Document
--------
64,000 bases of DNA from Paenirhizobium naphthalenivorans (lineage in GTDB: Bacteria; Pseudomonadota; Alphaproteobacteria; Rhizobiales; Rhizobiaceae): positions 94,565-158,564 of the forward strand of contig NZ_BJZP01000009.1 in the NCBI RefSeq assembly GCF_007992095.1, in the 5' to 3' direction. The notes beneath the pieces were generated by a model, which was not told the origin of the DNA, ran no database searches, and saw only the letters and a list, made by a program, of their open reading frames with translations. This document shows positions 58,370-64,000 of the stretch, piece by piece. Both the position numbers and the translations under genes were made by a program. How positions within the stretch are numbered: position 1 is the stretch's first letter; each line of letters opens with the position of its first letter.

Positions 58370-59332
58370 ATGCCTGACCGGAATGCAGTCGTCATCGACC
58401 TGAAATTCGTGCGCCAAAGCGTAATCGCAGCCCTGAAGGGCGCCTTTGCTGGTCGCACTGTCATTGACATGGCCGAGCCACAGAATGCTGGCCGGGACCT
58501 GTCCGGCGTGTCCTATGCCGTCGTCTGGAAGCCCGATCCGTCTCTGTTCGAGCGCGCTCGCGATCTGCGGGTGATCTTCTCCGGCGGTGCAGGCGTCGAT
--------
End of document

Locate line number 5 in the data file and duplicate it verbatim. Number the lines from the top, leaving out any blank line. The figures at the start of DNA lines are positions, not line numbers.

58501 GTCCGGCGTGTCCTATGCCGTCGTCTGGAAGCCCGATCCGTCTCTGTTCGAGCGCGCTCGCGATCTGCGGGTGATCTTCTCCGGCGGTGCAGGCGTCGAT